Third World Welfare Recipients to Protest ‘Evil’ Capitalism
January 30, 2012
by Luis R. Miranda
The Real Agenda
January 30, 2012
What do the elites meeting in Davos, Switzerland have in common with the welfare state recipients in the third world nations? At least a couple of things. Both have immensely benefited from capitalism, yet both groups point to it as an evil system, responsible for things such as inequality and social injustice. Neither of the two groups say what kind of Capitalism they are referring to; Corporate Capitalism or real free market Capitalism. As we reported last week, elitists in Davos are circulating the idea that Capitalism is obsolete and that only a new system managed by their corporations and banks can bring the world back from its current slide into a second Great Depression. Over the weekend, thousands of attendants at the World Social Forum held in the city of Porto Alegre Brazil concluded that Capitalism is the greatest evil ever created and plan to protest against it next June.
Having lived in a third world nation for the first 20 years of my life helps me have a very good idea of the goods and evils that the welfare state is capable of creating. After living in a first world country for ten years, helps balance my view of both the welfare state and the closest example to free market Capitalism. My analysis concludes that the welfare state causes greater harm than good to people. Take a look at the Latin American nations whose people benefit from welfare. Both democratic and non-democratic nations create entitlement programs to supposedly benefit those who cannot help themselves. This welfare system is managed by the State, which taxes the middle class and to a lesser state the upper middle class and small segment of rich people to pay for the welfare programs.
Although many could argue that without those welfare programs millions of people would be left to die of hunger and disease, the truth is that government contribution to the poor is insignificant when compared to monies collected through taxation. Take for example the country of Costa Rica, one of the most stable nations in Latin America. There, the central government debt accounts for 30% of the government’s total revenues. Meantime, the country only invests 17.3 percent of its GDP in public health, education, and social welfare combined. So while the bureaucracy eats a third of the government’s income, the poor and dependent have to share half of that amount. The Costa Rican economy has gone from a self-sufficient one to a service economy, where multinationals are allowed to install their factories tax free, but pay miserable salaries to the local workers. Costa Rica now depends heavily on tourism and the production of electronics and electronic components. Both activities are likely to slow down as the global economic crisis expands out of control. What does the lack of government leadership in Costa Rica result in? Poverty. Poor and once middle class neighborhoods such as Hatillo, San Sebastian, Sagrada Familia and even downtown San Jose have witnessed an an exponential increase in slums, crime and social unrest. Another example, Brazil, perhaps the fastest growing country in the developing world and one of the most socialist nations in America. The government headed by Dilma Rousseff has a total GDP of 2.9 trillion dollars. From that amount, the central government’s debt amounts to 54 percent of the GDP, while only investing a fraction in social programs. The tax burden in Brazil easily gets to 33 percent, much of it, as seen before, goes to finance of the most corrupt regimes in the planet. In this South American country, most people have to resort to the so-called underground economy (collecting cans and plastic bottles, selling fake brand merchandise and so on) to survive. High taxation together with little investment in infrastructure, for example, makes Brazil one of the most troublesome options for local and foreign investors. The gap between the rich and the poor in Brazil continues to grow, while the middle class is being stretched thinner and thinner.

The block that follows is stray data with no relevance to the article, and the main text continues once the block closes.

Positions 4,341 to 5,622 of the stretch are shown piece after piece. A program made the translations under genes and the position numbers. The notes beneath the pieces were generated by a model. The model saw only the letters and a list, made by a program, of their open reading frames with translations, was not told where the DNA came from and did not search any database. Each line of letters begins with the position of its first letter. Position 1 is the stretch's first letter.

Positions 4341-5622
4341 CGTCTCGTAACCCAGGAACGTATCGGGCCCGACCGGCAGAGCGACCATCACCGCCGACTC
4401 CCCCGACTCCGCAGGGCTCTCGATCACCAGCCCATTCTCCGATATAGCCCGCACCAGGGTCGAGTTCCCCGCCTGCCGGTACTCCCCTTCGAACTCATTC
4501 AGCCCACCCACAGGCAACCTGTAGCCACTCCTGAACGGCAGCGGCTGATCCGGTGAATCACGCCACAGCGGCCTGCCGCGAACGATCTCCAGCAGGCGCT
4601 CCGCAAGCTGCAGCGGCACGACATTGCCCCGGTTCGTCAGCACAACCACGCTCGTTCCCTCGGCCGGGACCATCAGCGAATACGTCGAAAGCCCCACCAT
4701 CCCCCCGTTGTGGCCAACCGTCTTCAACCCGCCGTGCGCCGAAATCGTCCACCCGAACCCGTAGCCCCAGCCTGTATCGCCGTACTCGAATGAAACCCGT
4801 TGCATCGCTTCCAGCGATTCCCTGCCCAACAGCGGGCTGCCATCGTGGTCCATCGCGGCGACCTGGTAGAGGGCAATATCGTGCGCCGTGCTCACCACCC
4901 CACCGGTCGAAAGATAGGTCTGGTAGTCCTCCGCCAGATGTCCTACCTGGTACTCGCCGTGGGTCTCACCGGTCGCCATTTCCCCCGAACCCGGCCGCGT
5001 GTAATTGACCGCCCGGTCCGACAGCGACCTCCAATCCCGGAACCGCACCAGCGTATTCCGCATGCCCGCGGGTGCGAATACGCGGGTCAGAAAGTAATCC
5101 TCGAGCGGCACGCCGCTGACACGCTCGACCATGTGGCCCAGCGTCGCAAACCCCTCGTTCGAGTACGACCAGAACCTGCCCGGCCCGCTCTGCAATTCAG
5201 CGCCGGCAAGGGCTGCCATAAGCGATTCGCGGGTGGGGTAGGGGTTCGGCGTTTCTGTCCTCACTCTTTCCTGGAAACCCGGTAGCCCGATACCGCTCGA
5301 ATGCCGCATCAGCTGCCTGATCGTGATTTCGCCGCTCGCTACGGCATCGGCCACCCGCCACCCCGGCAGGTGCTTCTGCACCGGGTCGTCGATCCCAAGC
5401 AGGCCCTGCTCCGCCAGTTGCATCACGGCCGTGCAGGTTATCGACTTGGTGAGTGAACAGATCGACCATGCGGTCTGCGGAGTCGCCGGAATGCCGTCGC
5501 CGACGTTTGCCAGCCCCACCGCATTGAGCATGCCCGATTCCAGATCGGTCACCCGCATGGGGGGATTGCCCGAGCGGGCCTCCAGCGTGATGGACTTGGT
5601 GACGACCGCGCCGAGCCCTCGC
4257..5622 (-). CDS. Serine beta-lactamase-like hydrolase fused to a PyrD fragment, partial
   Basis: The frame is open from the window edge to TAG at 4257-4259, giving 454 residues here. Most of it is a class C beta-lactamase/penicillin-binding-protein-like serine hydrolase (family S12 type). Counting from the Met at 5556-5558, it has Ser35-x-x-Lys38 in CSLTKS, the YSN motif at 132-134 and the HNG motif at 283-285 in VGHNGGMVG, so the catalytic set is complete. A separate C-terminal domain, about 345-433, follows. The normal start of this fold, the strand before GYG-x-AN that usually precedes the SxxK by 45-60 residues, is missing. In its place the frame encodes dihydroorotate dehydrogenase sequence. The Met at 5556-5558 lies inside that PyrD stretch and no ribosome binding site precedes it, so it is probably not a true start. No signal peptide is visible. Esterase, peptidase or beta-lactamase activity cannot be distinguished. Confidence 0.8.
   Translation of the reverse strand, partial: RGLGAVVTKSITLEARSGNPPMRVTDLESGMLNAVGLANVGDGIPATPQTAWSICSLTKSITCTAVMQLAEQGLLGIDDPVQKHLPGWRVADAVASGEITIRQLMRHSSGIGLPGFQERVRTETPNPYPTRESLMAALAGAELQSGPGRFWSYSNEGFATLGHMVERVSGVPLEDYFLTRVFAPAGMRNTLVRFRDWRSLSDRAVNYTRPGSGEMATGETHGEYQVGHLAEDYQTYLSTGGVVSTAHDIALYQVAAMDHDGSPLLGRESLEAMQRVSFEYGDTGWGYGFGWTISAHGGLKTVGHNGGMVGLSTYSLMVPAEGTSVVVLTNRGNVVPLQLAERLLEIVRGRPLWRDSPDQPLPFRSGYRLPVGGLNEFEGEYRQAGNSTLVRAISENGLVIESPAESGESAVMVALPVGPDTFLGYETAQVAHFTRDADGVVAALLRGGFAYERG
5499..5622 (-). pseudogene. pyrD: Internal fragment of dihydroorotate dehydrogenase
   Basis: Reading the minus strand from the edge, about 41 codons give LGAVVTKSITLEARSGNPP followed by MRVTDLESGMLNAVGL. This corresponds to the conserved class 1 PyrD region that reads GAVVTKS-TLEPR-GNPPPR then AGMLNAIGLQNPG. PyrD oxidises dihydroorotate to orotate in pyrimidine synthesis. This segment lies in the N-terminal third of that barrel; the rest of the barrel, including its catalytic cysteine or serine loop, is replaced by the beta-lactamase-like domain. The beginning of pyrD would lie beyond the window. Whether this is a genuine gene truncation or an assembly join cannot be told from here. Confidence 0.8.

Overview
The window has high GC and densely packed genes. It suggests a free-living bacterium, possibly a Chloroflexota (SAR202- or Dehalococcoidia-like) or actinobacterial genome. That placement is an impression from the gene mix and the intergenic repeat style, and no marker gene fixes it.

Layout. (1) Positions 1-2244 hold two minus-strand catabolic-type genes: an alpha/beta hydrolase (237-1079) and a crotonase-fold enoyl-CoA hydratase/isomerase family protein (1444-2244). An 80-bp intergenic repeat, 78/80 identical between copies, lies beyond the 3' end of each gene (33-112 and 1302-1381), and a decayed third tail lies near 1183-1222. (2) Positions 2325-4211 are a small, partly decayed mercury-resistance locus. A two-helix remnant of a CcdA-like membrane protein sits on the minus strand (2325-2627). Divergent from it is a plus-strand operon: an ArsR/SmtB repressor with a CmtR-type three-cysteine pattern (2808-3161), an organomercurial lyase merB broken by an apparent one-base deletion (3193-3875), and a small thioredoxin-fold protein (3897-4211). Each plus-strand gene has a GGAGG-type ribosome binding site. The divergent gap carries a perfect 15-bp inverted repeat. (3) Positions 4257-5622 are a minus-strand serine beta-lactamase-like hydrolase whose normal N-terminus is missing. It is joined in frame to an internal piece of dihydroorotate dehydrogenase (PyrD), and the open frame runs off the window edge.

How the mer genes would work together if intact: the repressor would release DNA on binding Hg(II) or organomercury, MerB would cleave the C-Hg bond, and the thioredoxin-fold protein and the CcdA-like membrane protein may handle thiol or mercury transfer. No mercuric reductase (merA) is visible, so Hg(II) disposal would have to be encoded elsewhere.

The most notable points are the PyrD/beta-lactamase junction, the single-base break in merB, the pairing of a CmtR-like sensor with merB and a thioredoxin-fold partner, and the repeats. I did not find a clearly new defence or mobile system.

But perhaps the greatest harm caused by the welfare state is not that it gives too little to the poor, but that makes them believe that such state of affairs is the only alternative to their lack of opportunities to grow as individuals. Since the poor classes become absolutely dependent on the bureaucracy to survive, that fact gives the State, in the eyes of the bureaucrats and the welfare recipients- an almost unlimited legitimacy to govern employing the Robin Hood plan: take from the rich and give to the poor. But as we pointed out before, much of the money taxed from the middle class is kept in the coffers of the central governments, as supposed to going to aid the poor.